San Francisco Bridge to Bridge 10K Swim Race Report

I arrived in San Francisco on Saturday afternoon. I proceeded directly to Aquatic Park for an easy swim, and to check out the water temperature of the Bay. While the Alcatraz buoy measured 57° F, my dip in the Bay convinced me that swimming naked, skins or bareback as it is known, was clearly the way to go. Out of the 46 swimmers jumping in the water the day of the race, 13 of us swam without wetsuits so I had plenty of company.

The pre-race meeting went great with Bridge to Bridge 10 Kilometer Swim messenger bags among the goodies handed out that morning. It was also great to meet the famous Bob Roper who instilled confidence and enthusiasm in all of us. 

Screen shot 2010-07-14 at 12.38

Photograph by Guy Stilson

Following the pre-race meeting we all gathered outside and posed for the obligatory group shot.  I made sure I stayed bundled up to conserve body heat, including wearing my lucky purple fleece cap. After a little hooping and hollering, we all walked to the nearby boat.

Screen shot 2010-07-14 B at 12.38

Photograph by Guy Stilson

Our boat headed out into the Bay, and the 55 degree air temperature and the low hanging clouds reminded me that it was summer in San Francisco. As the quote says (often incorrectly attributed to Mark Twain): "The coldest winter I ever spent was a summer in San Francisco". While we cruised toward the Golden Gate, it was clear that we were blessed with good water conditions for the swim. 

It quickly became time for the jump. One by one we climbed up onto the platform along the railing in the stern of the boat and took the plunge. The 6' jump from platform caused me to sink about 4' deep where I was pleased to find that I was not in for an "ice cream headache".  I swam to the surface and off I went.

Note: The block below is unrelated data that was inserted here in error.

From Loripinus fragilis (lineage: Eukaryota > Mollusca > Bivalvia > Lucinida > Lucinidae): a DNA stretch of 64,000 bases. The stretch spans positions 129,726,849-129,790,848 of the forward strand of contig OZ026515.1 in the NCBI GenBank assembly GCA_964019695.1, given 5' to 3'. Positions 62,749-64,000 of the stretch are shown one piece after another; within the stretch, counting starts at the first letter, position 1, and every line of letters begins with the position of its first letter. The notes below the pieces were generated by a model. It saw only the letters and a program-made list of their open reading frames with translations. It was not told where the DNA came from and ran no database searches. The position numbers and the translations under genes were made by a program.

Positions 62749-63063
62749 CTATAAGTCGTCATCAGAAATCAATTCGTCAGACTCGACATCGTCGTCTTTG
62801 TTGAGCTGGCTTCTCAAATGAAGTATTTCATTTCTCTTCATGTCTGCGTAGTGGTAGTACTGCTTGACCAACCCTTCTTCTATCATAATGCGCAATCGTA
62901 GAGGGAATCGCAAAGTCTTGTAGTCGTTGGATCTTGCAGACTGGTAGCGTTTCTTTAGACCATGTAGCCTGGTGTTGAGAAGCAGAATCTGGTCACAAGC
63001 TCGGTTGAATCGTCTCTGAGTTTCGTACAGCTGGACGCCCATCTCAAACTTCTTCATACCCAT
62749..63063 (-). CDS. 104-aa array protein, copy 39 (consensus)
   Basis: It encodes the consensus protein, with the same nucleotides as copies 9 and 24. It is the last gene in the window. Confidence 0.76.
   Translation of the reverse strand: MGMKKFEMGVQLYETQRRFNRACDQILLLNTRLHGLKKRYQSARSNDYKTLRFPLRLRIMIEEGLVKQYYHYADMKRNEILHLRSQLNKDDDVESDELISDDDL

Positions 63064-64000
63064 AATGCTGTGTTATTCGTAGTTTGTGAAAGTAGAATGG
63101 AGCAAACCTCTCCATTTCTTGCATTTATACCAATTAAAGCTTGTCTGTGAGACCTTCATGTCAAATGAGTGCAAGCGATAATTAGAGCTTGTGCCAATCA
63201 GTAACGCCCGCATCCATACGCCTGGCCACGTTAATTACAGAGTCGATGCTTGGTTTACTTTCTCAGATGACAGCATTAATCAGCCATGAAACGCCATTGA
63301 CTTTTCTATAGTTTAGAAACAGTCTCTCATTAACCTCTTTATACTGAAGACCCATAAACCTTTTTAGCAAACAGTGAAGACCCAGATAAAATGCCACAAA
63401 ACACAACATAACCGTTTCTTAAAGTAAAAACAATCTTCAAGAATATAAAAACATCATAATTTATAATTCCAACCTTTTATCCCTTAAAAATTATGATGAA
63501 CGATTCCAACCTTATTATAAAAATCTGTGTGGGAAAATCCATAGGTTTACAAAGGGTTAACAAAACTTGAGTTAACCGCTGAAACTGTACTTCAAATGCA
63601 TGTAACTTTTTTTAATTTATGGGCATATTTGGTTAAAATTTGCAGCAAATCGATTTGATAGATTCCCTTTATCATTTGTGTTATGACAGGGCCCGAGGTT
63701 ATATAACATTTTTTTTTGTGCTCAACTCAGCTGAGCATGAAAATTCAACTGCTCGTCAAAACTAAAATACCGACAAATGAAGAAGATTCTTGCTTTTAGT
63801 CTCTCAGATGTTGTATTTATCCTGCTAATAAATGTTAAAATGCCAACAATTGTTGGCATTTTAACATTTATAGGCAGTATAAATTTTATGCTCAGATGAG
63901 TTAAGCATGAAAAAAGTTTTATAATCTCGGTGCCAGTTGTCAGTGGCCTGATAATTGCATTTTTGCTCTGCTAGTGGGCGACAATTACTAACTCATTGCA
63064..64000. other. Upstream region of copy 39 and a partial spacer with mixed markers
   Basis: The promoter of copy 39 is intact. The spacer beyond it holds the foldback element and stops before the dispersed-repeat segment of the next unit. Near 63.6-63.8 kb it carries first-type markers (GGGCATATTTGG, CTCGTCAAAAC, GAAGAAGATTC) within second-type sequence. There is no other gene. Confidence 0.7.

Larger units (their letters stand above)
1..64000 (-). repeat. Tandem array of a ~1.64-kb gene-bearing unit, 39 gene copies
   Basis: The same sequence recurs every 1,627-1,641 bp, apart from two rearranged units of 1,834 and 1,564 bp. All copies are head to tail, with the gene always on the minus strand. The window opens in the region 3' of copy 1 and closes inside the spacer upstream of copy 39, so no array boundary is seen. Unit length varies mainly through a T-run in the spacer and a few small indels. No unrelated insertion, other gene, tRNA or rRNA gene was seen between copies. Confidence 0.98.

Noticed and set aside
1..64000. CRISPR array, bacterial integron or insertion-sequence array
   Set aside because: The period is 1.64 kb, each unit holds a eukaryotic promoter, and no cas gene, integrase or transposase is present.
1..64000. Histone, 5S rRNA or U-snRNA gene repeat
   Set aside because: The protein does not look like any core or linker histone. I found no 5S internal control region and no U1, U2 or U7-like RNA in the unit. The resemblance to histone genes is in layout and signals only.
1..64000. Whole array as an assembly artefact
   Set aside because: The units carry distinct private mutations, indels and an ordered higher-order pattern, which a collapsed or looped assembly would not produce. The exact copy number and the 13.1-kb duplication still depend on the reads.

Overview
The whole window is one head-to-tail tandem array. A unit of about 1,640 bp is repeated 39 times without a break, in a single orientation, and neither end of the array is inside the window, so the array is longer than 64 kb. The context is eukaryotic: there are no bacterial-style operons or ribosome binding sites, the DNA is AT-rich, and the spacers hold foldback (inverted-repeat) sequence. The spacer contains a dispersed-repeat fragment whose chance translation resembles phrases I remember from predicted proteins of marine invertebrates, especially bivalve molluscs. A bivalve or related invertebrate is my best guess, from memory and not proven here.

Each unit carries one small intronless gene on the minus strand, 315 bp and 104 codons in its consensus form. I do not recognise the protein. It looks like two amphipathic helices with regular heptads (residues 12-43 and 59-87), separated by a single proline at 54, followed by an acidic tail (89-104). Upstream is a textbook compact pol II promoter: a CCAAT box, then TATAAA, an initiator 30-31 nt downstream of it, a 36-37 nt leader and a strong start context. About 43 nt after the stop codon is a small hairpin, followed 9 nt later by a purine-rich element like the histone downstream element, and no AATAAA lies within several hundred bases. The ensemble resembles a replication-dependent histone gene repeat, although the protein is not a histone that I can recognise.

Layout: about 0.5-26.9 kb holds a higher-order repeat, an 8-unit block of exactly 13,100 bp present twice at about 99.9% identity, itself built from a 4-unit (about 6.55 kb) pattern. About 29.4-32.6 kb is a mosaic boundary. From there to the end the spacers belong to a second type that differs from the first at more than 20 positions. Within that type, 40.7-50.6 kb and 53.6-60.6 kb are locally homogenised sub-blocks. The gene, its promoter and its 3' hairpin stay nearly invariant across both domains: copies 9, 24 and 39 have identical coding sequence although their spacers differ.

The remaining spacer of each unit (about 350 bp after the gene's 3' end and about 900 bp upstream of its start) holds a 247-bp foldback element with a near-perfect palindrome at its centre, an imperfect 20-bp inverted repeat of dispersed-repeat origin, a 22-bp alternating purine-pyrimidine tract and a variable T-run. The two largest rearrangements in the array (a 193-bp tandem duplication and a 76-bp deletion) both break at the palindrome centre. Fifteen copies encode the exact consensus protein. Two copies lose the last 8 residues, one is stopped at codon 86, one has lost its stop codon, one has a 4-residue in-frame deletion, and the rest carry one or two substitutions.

Screen shot 2010-07-14 - 9

 Photograph by Guy Stilson

It was recommended that we head out into deep water and aim right up the middle of the channel between San Francisco and Alcatraz Island. Stroking comfortably, I found the gently rolling waves provided more of a challenge than I expected. If I sighted ahead at the wrong time all I saw was the back of a wave. I adjusted my timing, looking ahead at the crest of the wave to stay on course. The swim was suppose to take advantage of an incoming tide, but it seemed like I was just crawling along at first. Then as I closed in on Alcatraz, I began to notice the skyline of San Francisco was moving by at a rapidly increasing rate. I have swum Alcatraz 3 times, including a double crossing, so it was very strange to see Alcatraz on one side and San Francisco on the other, and realizing I was not swimming toward either. The course was due east, but turned abruptly southeast toward the Bay Bridge as we swam past Fisherman's Wharf. Unfortunately I failed to turn sharply enough and found myself in a current on the scenic route to Oakland: an experience I shared with a number of others. I sped up my swimming toward shore and moved back onto the proper line to the finish. After being slowed down by an eddie near the base of the west tower of the Bay Bridge, I climbed on board our boat. I felt energized by the swim and the company of the other swimmers, knowing we had the shared experience of taking on a very challenging swim in the San Francisco Bay.

Screen shot 2010-07-15 Route 2b

However, the most memorable experience of the swim arose while looking up at the Golden Gate Bridge as we passed under it. While I waited for my turn to jump in the water, it was impossible not to reflect on the scores of people who have jumped to their death from the Bridge. Many of their stories will remain untold, but the finality of their acts is both sobering and tragic. It is the loss of these individuals, and the pain felt by those left behind, that have set me on my goal to raise suicide awareness, as well as fundraise for the American Foundation for Suicide Prevention. Please take a moment, and make a difference by going to my Donate page and making a contribution to the AFSP.

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